A SERIES OF UNFORTUNATE CIRCUMSTANCES: THE RESCISSION OF THE EQUAL RIGHTS AMENDMENT IN KENTUCKY
by Harper Jones
Category: Humanities and Social Sciences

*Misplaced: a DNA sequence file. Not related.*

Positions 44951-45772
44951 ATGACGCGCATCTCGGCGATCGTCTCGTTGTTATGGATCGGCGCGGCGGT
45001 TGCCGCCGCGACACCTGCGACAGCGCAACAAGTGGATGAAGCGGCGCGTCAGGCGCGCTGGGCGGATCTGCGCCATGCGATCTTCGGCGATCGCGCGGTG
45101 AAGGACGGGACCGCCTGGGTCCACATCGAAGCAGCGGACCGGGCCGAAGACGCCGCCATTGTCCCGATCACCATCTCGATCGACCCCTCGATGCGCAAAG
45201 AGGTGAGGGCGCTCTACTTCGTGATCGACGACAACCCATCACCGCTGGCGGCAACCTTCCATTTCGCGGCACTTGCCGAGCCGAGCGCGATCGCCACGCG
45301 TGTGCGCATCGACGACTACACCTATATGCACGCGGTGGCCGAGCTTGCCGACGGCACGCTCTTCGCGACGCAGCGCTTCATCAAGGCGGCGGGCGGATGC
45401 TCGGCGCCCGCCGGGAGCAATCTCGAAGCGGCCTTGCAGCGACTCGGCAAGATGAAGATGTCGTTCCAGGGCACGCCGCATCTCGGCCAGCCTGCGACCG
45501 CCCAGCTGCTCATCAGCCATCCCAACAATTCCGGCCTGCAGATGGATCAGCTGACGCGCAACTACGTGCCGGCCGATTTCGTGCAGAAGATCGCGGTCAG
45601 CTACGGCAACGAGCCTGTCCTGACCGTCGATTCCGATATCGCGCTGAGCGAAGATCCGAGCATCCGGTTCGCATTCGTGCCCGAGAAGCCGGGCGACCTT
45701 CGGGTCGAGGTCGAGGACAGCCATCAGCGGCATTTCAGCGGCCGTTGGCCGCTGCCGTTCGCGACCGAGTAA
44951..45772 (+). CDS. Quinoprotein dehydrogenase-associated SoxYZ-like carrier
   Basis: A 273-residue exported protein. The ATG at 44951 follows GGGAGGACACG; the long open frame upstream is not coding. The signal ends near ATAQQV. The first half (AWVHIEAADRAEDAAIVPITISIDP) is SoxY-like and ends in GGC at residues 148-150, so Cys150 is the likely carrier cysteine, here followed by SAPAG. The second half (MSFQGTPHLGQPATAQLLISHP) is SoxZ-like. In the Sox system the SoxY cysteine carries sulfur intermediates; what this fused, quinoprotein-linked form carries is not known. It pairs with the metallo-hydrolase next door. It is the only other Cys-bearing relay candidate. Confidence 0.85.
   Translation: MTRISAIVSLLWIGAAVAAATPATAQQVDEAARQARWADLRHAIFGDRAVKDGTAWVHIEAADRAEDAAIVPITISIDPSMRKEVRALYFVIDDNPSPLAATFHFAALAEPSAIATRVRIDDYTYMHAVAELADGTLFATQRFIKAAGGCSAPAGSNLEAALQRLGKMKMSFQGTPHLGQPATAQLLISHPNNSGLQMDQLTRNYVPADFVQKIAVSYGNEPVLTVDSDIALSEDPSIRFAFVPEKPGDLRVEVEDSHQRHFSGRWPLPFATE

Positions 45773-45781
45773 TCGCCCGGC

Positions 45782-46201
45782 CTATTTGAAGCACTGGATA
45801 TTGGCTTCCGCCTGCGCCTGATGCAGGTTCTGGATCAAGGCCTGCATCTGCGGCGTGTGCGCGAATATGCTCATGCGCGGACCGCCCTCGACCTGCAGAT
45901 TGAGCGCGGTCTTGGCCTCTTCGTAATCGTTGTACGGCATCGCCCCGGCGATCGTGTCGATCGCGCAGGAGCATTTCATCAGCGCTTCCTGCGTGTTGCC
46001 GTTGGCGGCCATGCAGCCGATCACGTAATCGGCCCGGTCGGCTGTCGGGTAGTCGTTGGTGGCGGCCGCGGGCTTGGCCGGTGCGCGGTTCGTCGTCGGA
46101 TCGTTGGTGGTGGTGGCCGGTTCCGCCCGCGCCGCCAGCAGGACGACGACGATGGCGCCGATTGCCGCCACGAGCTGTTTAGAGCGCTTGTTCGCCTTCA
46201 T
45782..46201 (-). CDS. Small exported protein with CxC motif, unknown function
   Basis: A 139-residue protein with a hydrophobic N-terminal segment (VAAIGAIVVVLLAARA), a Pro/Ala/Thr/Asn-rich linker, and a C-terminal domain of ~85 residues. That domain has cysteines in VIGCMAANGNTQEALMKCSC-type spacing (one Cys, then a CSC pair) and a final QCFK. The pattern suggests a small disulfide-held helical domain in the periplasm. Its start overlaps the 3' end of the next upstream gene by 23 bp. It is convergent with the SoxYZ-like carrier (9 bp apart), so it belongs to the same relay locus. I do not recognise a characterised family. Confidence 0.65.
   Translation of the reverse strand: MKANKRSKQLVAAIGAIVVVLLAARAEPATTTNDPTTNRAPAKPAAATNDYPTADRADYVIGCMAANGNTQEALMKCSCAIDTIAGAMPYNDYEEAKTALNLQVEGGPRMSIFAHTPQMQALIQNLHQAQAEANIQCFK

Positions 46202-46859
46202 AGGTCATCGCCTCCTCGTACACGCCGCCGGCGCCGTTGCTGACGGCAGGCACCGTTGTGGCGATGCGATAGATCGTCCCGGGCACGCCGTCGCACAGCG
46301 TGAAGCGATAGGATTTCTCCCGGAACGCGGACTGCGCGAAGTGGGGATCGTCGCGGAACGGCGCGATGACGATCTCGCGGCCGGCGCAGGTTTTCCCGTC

Abstract – In 1923, suffragist Alice Paul introduced the Equal Rights Amendment (ERA) to the Woman's Rights Convention in Seneca Falls, New York. After repeated attempts to introduce and pass the ERA, Congress ratified the amendment in 1972 and the ERA was sent to the states, many of whom were quick to ratify. However, the prospect of state-based ratification provided a platform for local conservatives and state's rights activists, alike, to call for rescission of the amendment. Five states - Idaho, Kentucky, Nebraska, Tennessee, and South Dakota - voted to rescind their original approval of the Equal Rights Amendment before its 1982 ratification deadline. The focus of this paper lies in Kentucky, in which the rescission movement was extraordinarily successful despite the speed at which the state legislature initially ratified the ERA. By 1978, Kentucky STOP-ERA forces were able to successfully lobby the state legislature to rescind the amendment. Overall, this paper seeks to determine why STOP-ERA forces were successful in their efforts to rescind the amendment in the face of widespread national and local support. Through investigation into the factors that contributed to rescission, this paper concludes that success of the rescission movement in Kentucky can be attributed to three key factors: 1) the rescission movement's successful framing of the ERA as morally corrosive to society, 2) the STOP-ERA movement's ability to form a diverse coalition comprised of conservatives, state's rights activists, and religious groups, and 3) the pro-ERA's belated and ineffectual response to the rescission movement.